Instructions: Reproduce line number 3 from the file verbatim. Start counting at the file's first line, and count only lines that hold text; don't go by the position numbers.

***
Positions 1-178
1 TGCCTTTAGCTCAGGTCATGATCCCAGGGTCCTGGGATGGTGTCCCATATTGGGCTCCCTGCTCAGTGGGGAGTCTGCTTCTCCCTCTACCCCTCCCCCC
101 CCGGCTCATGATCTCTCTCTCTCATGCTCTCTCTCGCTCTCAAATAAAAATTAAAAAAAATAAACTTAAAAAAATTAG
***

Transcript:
101 CCGGCTCATGATCTCTCTCTCTCATGCTCTCTCTCGCTCTCAAATAAAAATTAAAAAAAATAAACTTAAAAAAATTAG